With Waldorf education, so much is about how we bring work to children, what is our intention in bringing this to the child. Beginning with a verse helps convey the mood that the adult is carrying within, in bringing the learning material, to the child.
Opening verse for handwork:
May […]Continue Reading →
Before learning to knit, I treat the children to a story. The story sets the stage for their knitting skills, puts them in a listening place, and allows for a “sleeping.” In other words, they take in information from the story, let it rest for a day or two, and then we proceed with knitting.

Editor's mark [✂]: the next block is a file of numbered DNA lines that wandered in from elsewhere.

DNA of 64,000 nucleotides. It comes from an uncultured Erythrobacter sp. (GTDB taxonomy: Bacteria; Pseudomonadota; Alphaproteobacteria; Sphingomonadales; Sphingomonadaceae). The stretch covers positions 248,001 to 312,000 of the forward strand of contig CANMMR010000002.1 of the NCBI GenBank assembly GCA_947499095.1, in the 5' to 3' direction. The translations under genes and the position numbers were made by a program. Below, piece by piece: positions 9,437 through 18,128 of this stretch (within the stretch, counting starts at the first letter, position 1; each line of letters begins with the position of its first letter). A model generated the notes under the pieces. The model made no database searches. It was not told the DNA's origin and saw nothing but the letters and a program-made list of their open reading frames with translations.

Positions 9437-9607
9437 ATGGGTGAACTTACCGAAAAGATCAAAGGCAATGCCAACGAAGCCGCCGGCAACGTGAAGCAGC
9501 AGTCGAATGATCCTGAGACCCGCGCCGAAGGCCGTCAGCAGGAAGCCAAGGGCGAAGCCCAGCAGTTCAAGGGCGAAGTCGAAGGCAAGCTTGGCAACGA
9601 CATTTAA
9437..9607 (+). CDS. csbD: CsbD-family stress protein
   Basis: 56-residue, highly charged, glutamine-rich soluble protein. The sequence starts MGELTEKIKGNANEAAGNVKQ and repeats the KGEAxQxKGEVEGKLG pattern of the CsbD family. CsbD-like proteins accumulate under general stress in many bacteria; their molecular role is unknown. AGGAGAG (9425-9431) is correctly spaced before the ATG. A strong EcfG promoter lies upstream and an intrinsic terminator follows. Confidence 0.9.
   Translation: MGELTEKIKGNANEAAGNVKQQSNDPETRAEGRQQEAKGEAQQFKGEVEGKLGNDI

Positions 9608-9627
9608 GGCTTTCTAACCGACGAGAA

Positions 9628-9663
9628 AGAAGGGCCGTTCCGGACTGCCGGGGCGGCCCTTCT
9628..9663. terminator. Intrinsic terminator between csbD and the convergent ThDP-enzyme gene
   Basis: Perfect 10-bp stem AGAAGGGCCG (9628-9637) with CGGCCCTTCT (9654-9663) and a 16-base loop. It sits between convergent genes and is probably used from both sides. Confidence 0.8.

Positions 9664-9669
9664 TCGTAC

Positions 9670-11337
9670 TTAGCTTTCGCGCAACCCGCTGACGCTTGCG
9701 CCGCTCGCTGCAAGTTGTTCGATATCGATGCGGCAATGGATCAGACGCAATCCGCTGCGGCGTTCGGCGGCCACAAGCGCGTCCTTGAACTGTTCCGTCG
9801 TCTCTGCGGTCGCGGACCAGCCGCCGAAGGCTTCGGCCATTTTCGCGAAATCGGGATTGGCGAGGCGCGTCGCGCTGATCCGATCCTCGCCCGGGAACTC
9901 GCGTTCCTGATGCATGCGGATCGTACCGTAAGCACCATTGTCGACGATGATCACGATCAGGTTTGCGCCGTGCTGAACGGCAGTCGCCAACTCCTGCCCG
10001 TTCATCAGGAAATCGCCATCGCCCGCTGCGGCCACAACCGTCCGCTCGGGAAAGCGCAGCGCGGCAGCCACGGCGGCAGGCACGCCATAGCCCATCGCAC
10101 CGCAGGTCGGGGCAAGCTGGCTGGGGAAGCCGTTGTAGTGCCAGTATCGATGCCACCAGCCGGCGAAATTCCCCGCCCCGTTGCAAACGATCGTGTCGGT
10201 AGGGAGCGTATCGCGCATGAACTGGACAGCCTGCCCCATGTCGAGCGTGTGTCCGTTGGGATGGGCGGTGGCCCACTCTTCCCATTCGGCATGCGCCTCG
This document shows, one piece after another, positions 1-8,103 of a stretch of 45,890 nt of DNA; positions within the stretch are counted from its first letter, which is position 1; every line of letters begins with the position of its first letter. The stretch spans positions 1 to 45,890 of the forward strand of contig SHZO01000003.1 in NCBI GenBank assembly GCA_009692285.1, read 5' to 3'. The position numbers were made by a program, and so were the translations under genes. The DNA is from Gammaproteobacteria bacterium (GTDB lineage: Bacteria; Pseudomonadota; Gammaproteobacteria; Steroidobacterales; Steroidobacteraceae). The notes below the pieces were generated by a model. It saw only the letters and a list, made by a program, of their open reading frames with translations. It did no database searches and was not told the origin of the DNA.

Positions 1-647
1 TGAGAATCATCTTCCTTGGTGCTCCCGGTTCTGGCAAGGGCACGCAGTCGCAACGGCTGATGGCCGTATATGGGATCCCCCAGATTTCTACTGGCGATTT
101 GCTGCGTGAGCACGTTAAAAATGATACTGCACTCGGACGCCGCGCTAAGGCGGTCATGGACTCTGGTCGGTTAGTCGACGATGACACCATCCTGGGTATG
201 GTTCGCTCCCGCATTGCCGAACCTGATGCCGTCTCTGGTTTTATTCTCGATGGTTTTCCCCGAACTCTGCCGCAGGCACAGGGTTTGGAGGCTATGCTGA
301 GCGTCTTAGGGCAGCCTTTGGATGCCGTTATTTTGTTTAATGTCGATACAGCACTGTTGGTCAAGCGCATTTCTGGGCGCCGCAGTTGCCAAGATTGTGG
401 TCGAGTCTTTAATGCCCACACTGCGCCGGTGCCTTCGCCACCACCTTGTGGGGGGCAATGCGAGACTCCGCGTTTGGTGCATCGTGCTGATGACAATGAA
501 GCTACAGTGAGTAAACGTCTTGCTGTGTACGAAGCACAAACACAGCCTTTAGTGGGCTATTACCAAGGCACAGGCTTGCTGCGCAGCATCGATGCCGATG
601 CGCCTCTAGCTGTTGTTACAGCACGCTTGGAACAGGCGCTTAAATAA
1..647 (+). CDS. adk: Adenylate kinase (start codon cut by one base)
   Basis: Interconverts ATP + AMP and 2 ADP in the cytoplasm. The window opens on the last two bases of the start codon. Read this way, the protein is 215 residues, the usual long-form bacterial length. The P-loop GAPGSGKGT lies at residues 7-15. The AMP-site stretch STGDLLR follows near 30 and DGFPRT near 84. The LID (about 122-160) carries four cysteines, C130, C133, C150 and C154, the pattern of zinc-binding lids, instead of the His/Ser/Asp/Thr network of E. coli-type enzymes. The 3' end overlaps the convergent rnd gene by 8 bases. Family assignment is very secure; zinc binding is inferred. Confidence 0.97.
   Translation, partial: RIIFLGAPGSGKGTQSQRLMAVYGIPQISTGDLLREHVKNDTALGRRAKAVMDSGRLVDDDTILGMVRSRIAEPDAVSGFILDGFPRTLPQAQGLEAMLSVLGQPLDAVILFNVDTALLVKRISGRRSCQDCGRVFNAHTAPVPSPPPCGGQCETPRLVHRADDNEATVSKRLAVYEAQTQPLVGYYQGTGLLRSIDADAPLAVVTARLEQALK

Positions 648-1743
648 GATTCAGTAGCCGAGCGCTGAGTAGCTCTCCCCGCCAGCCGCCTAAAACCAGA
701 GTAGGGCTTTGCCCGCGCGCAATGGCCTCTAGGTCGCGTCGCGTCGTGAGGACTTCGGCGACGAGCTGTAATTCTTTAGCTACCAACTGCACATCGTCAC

[…]Continue Reading →
Obtain 1/4 inch dowels from the hardware store.
Cut them to be ten inches long.
Sharpen […]Continue Reading →
Knitting is central to first grade handwork in the Waldorf curriculum. It is often the focus of handwork for the entire year. While knitting is hand work and productive work, it also fosters thinking and nourishes brain development through hand movement. It is said that Knitting Begets […]Continue Reading →
Still “trailing clouds of glory,” First Graders enter the Waldorf classroom with great expectations. If they have gone to a Waldorf Kindergarten before coming to Grade One, then they are not yet writing or reading, and their arithmetic skills may be limited to some simple counting. Not having had academic subjects forced upon them in their […]Continue Reading →